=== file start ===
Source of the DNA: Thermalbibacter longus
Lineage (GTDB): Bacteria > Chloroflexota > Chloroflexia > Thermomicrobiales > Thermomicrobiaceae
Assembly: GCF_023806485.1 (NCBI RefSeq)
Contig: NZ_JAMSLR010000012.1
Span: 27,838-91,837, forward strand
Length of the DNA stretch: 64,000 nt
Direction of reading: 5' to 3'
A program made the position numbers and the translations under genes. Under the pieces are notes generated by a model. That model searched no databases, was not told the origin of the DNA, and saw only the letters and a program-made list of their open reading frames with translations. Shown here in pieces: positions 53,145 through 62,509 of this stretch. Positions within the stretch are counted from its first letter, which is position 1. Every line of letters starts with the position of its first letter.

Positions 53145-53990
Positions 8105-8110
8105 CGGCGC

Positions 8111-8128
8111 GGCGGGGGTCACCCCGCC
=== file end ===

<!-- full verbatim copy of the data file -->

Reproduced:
Source of the DNA: Thermalbibacter longus
Lineage (GTDB): Bacteria > Chloroflexota > Chloroflexia > Thermomicrobiales > Thermomicrobiaceae
Assembly: GCF_023806485.1 (NCBI RefSeq)
Contig: NZ_JAMSLR010000012.1
Span: 27,838-91,837, forward strand
Length of the DNA stretch: 64,000 nt
Direction of reading: 5' to 3'
A program made the position numbers and the translations under genes. Under the pieces are notes generated by a model. That model searched no databases, was not told the origin of the DNA, and saw only the letters and a program-made list of their open reading frames with translations. Shown here in pieces: positions 53,145 through 62,509 of this stretch. Positions within the stretch are counted from its first letter, which is position 1. Every line of letters starts with the position of its first letter.

Positions 53145-53990
Positions 8105-8110
8105 CGGCGC

Positions 8111-8128
8111 GGCGGGGGTCACCCCGCC